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Mindfulness-Based Cognitive Therapy (MBCT) and Cognitive Behavioral Therapy (CBT) for Depression in Diabetes Patients

This study has been completed.
Sponsor:
Collaborator:
University of Groningen
Information provided by (Responsible Party):
Annika Tovote, MSc, University Medical Centre Groningen
ClinicalTrials.gov Identifier:
NCT01630512
First received: June 15, 2012
Last updated: September 10, 2014
Last verified: September 2014
  Purpose

The purpose of this study is to determine whether mindfulness-based cognitive therapy (MBCT)and cognitive behavioral therapy (CBT)are effective in reducing depressive symptoms in patients with diabetes.


Condition Intervention
Depressive Symptoms
Behavioral: Mindfulness-Based Cognitive Therapy (MBCT)
Behavioral: Cognitive Behavioral Therapy (CBT)

Study Type: Interventional
Study Design: Allocation: Randomized
Endpoint Classification: Efficacy Study
Intervention Model: Parallel Assignment
Masking: Single Blind (Subject)
Primary Purpose: Treatment
Official Title: Mindfulness-Based Cognitive Therapy (MBCT) and Cognitive Behavioral Therapy (CBT) for Depression in Patients With Diabetes: a Randomized Controlled Trial

Resource links provided by NLM:


Further study details as provided by University Medical Centre Groningen:

Primary Outcome Measures:
  • change in severity of depressive symptoms [ Time Frame: change from baseline in severity of depressive symptoms at 3 months, 6 months, and 12 months ] [ Designated as safety issue: No ]
    severity of depressive symptoms will be assessed with the Beck Depression Inventory-II


Secondary Outcome Measures:
  • change in diabetes related distress [ Time Frame: change from baseline in diabetes related distress at 3 months, 6 months, and 12 months ] [ Designated as safety issue: No ]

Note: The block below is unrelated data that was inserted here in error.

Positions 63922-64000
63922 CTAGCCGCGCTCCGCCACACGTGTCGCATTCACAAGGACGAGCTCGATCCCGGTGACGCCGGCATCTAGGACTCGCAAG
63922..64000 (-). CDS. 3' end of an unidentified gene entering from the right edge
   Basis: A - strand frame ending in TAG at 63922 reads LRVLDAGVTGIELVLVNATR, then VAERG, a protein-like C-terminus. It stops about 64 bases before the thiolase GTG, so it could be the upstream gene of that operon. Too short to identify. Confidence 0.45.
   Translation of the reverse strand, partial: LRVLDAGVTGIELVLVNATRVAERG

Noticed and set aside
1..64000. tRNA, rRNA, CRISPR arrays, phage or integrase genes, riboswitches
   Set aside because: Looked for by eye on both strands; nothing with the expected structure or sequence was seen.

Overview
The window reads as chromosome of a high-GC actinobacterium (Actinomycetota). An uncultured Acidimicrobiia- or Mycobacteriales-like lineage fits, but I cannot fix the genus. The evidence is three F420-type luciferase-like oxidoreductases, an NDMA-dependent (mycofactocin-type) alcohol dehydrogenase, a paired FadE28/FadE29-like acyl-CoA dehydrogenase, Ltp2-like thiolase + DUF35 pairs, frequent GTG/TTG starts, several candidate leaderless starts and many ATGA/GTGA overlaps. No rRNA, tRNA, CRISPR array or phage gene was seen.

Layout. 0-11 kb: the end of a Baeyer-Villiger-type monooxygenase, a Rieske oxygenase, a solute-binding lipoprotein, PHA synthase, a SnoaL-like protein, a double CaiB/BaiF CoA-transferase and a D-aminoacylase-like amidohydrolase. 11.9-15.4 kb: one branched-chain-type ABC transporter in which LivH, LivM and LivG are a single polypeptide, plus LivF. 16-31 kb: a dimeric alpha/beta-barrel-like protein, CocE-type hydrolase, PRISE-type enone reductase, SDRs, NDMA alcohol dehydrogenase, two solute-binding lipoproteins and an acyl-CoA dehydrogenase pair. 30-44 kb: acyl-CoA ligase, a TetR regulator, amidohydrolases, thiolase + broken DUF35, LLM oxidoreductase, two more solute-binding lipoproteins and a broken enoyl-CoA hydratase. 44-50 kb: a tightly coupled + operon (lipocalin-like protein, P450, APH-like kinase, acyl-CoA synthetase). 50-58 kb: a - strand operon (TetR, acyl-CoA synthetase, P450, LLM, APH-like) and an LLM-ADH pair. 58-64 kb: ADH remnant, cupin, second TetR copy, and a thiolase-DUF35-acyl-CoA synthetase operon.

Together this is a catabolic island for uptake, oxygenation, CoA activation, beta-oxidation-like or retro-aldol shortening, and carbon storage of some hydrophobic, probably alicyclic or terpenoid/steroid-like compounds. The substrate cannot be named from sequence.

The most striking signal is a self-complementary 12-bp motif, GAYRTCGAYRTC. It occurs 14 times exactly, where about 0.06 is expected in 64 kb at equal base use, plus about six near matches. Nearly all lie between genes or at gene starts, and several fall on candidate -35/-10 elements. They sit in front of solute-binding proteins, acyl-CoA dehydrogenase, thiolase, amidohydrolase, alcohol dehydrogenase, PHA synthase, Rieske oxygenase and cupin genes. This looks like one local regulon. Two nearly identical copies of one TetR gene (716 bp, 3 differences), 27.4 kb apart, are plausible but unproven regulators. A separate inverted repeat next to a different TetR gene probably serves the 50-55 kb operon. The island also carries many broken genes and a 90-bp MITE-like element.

diabetes related distress will be measured by the Problem Areas in Diabetes scale (PAID)

  • change in generalized anxiety [ Time Frame: change from baseline in generalized anxiety at 3 months, 6 months, and 12 months ] [ Designated as safety issue: No ]
    generalized anxiety will be measured by the Generalised Anxiety Disorder Assessment (GAD 7)

  • change in well-being [ Time Frame: change from baseline in well-being at 3 months, 6 months, and 12 months ] [ Designated as safety issue: No ]
    well-being will be measured by the Well-being Index (WHO-5)

  • change in depressive symptoms [ Time Frame: change from baseline in depressive symptoms at 3 months, 6 months, and 12 months ] [ Designated as safety issue: No ]
    depressive symptoms will be measured by the 7-Item Hamilton Depression Rating scale (HAM-D7)

  • change in glycemic control [ Time Frame: change from baseline in glycemic control at post-treatment ] [ Designated as safety issue: No ]
    glycemic control will be indicated with HbA1c values

  • intersession changes in mood [ Time Frame: change in mood from the beginning of the first session to the beginning of the last session ] [ Designated as safety issue: No ]
    intersession changes in mood will be assessed by the Emotion Thermometers Tool (ETT)


Enrollment: 94
Study Start Date: May 2011
Primary Completion Date: May 2014 (Final data collection date for primary outcome measure)
Arms Assigned Interventions
Experimental: MBCT Behavioral: Mindfulness-Based Cognitive Therapy (MBCT)